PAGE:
Along with the endless support of his wife and children, Olesker believes that his success can be traced back to his relentless nature, his spirituality, and his passion for writing, as well as the strong work ethic that his parents instilled in him at a young age.
His relentlessness and determination cannot be deterred by the challenges and obstacles in his path; rather, they make him stronger. They teach him how to learn from his mistakes, how to grow as a human, and how to turn those challenges into positive situations.
He shared, “There’s a country song that says, ‘God gives us mountains so we can learn how to climb.' Every time you start out to sell a new television series, you are in the foothills of K2 or the Matterhorn or Mount Everest and you are looking up at a 15,000 foot tall climb. Now there’s no question that after three decades in the entertainment business I have developed really good climbing skills, and I can afford to have really great climbing equipment, but it is still an arduous trek. And making the climb and going through the struggles and overcoming the challenges, I think, is one of the greatest joys that there is for me.”
Olesker also has his spiritual beliefs to thank for his successes. Along with his relationships with his wife and his children, his relationship with God is the most important thing to him. He believes that it is his responsibility to share his God-given abilities with the rest of the world.
“I know that everything that I have is due to the gift that God has given me, and I take that very seriously,” he remarked.
Writing had always come easily for Olesker. Back in the 1970s, he would work in his parents’ clothing stores until nine o’clock at night, and then he would go home and write until midnight. He believes that this passion he has for writing came naturally for him throughout his childhood but that it had really been fueled by two of his high school English teachers. The first, Jerim Klapper, allowed him to express himself through creative stories, while the second, Carol Stein, taught him the structure of sentences and the discipline of the English language. The combination of these two classes gave him what he needed to become a truly great writer.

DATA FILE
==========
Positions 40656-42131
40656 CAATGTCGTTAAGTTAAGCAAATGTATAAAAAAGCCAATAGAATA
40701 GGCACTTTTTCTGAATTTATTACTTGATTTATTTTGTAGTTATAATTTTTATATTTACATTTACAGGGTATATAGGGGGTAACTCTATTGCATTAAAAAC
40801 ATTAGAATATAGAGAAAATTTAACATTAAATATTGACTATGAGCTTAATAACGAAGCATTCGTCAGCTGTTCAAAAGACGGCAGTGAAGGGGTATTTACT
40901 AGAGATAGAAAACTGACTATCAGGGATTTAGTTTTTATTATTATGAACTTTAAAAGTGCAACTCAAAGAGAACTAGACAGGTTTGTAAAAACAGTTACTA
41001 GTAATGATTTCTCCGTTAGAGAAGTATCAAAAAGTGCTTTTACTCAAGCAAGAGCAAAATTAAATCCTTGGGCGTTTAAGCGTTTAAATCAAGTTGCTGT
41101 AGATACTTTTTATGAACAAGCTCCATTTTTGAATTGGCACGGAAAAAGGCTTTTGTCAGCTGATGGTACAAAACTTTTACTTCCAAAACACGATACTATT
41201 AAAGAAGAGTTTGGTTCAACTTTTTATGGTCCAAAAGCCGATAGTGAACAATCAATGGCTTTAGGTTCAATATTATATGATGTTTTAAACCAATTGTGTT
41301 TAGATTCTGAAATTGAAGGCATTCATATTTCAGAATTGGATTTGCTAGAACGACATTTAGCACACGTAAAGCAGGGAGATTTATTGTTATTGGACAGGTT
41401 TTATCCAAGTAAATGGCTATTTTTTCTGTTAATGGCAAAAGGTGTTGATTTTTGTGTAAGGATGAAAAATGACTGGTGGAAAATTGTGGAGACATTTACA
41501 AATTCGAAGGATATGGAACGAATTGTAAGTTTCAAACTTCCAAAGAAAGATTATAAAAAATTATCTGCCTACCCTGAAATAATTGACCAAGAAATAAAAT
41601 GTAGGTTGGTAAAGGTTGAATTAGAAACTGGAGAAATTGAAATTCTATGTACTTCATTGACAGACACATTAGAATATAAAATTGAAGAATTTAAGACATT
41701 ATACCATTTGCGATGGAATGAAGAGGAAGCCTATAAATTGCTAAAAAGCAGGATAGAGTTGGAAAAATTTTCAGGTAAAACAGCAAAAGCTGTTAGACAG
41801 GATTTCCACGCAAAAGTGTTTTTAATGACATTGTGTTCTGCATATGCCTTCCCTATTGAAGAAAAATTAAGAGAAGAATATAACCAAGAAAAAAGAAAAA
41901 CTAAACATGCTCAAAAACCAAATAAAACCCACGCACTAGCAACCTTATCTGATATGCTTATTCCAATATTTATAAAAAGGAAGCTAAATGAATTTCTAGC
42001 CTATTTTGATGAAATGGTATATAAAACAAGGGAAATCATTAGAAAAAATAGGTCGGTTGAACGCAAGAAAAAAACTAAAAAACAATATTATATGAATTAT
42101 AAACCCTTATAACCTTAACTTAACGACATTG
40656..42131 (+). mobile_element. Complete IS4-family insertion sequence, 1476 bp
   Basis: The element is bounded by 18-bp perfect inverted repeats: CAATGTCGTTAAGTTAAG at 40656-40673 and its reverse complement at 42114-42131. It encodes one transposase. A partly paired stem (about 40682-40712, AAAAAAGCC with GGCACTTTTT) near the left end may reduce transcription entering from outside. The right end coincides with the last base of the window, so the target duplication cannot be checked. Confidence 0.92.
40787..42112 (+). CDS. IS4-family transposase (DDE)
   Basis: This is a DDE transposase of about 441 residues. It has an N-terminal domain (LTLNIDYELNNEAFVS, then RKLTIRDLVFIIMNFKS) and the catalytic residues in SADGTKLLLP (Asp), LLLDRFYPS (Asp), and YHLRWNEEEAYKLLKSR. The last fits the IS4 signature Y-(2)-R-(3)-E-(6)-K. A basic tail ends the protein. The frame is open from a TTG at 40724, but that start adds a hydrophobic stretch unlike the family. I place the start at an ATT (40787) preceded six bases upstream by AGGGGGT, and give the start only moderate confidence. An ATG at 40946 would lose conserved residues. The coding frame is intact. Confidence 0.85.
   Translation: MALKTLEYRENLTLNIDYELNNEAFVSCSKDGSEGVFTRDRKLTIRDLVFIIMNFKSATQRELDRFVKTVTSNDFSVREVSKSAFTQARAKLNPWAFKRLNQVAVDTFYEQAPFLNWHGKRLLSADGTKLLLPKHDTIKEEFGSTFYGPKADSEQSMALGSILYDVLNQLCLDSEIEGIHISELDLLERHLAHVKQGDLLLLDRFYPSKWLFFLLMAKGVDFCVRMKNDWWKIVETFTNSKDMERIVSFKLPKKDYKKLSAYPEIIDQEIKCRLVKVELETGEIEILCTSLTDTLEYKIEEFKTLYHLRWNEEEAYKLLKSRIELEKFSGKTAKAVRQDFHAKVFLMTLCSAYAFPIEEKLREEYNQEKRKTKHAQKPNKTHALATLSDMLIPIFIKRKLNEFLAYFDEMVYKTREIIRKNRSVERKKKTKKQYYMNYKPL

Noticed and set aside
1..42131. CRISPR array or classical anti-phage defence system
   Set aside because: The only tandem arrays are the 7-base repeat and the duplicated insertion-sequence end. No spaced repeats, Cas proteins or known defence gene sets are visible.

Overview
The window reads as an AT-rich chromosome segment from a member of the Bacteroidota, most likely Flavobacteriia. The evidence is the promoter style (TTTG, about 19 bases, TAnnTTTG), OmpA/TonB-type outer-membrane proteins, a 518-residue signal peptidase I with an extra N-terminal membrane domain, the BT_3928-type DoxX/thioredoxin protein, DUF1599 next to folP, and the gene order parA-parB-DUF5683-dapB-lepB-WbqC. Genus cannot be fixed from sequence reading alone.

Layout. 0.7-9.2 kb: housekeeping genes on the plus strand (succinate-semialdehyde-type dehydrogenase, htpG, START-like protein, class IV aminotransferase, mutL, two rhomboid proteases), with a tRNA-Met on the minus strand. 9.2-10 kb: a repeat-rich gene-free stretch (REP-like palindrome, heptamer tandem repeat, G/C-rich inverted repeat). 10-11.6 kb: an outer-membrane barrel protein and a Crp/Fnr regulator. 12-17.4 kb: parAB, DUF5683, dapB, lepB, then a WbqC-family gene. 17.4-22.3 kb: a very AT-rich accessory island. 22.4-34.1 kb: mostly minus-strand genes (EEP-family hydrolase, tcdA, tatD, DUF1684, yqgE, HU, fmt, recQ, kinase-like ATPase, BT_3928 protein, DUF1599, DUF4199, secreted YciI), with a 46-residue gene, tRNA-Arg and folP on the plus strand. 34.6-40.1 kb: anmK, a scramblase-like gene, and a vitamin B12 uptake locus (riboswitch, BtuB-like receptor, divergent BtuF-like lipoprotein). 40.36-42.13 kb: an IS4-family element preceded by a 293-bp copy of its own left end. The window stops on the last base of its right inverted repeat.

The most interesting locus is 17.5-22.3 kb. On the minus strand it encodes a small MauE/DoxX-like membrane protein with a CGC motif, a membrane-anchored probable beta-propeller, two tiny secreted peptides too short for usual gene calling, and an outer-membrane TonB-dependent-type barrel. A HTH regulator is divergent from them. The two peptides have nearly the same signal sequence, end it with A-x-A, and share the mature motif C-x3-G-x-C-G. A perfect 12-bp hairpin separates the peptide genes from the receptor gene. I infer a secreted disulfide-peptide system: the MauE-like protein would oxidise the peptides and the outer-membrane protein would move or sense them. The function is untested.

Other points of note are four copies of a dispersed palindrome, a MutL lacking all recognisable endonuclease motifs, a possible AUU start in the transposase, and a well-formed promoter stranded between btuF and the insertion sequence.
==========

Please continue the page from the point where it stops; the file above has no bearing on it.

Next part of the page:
In addition to his two high school mentors, his upbringing was also strongly impacted by his hard-working parents, with whom he had a great relationship before they passed, and who he continues to miss each day.
“They started out very poor in the 1930s, but they built their clothing stores up selling second- and third-hand clothing, and they became tremendous successes,” he remembered.
Along with the lessons of hard work and determination, Olesker’s parents also taught him the power of positivity, and it shows through his infectious smile, his personable nature, and his apparent desire to better the world.
“I don’t allow negativity into my life,” he stated. “Every project that I work on, I dedicate myself unequivocally to make sure that it’s something positive, that it’s going to express pro-social values that will promote tolerance, and that will contribute to our society and to our global community.”
If Olesker can continue what he is doing for the rest of his life, he will remain happy. His life has not always been easy, but it has been rewarding and gratifying, so he considers himself a truly lucky man. He is always eager, however, to dive into new projects and to apply himself to them with his never-ending passion. He is currently working on the production of several new television programs, including one that focuses on the life and travels country singer Buddy Jewell.
He added, “There’s a great line in the film The Carpetbaggers, and Jonas Cord asks this young lady ‘What’s the wildest thing you’ve ever done?’ And she says, ‘You know, I kind of hope I haven’t done it yet.’ And I feel that same way with my ventures. What’s the most ambitious thing that I’ve ever done? I hope I haven’t done it yet.”